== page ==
The top of the blade strip has a protrusion or rib 14b running the length of the strip which fits into the corresponding square-sectioned groove in the holder referred to above, providing lateral stability. A clearance space is provided between the top of rib 14b and the bottom of the groove, so that the surfaces of the strip beside rib 14b are always in firm contact with the bottom of the holder. The protrusion may have various configurations as long as laterally the blade is secure and remains flat to the holder; preferably however it is in the form of a 1 mm square-sectioned rib.

The Front Holding Means

In this embodiment, the front end of the blade strip is inwardly bent back toward the skate to provide a hook with rearwardly extending spigot which engages the hole 12 at the front of the holder. This hook is sufficiently resilient to provide relief for over-tightening when installed while maintaining adequate tension (which will vary according to the material used for the runner) on the strip in other situations when the runner may be loosened or tightened.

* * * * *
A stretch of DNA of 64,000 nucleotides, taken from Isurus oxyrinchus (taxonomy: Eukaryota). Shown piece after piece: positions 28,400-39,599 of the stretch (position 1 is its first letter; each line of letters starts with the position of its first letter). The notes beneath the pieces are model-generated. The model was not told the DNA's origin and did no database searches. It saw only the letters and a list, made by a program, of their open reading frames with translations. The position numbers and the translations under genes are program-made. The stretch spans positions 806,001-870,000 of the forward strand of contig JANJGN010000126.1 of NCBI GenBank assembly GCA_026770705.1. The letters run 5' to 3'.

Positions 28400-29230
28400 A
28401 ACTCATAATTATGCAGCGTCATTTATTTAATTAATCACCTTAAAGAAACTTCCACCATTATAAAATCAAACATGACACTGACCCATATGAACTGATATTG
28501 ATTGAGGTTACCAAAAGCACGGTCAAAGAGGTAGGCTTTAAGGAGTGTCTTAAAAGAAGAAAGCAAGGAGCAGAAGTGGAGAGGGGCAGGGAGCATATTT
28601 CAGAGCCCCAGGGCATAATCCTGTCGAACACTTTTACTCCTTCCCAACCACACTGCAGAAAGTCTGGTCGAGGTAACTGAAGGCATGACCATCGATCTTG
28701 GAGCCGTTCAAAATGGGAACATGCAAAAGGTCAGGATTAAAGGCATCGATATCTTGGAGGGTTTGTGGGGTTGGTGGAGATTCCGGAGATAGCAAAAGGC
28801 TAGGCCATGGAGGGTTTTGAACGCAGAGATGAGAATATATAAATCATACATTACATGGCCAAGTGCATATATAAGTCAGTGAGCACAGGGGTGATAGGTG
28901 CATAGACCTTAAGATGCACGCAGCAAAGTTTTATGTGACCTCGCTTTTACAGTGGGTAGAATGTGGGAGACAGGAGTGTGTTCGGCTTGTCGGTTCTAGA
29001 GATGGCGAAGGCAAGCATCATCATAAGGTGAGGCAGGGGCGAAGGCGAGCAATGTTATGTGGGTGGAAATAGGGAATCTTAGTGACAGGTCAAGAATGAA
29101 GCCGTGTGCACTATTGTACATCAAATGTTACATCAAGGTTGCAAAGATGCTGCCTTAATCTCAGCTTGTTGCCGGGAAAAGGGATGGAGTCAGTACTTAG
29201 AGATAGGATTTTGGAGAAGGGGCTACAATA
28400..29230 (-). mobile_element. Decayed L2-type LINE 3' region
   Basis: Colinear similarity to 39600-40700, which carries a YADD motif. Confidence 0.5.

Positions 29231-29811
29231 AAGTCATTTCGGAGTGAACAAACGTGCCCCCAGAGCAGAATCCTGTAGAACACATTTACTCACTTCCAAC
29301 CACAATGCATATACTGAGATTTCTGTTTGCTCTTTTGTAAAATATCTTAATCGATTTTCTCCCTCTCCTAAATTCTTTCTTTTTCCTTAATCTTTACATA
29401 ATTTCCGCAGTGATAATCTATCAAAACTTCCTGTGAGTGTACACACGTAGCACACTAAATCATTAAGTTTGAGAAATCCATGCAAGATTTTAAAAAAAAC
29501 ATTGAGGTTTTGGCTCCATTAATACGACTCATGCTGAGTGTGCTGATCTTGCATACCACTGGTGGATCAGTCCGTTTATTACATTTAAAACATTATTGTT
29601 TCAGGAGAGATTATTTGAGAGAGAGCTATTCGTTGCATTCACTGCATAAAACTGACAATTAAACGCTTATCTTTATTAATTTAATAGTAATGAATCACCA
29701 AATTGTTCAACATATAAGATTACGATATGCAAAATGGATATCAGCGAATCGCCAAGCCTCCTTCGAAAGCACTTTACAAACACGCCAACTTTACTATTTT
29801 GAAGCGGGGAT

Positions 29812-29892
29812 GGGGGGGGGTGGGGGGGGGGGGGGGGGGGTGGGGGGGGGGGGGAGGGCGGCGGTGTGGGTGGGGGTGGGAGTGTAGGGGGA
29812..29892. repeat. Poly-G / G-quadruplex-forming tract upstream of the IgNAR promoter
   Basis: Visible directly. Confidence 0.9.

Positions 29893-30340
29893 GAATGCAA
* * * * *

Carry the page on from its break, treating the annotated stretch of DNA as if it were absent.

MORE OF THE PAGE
The Rear Holding Means

The back end of the blade strip is first bent up to provide an upwardly extending part 20, and is then bent outwardly in a tight radius so as to provide a hook configuration 22 with a rearwardly facing recess for the latching mechanism to attach to. This hook configuration is also resilient and also reacts similarly to the front hook in over tightening or loosening situations. The same effect could be attained with a number of different hook attachments such as "teeth" which engage with corresponding "teeth" on a latching mechanism at the proper height or a stamped "T" type end picked up by two forks on a latch.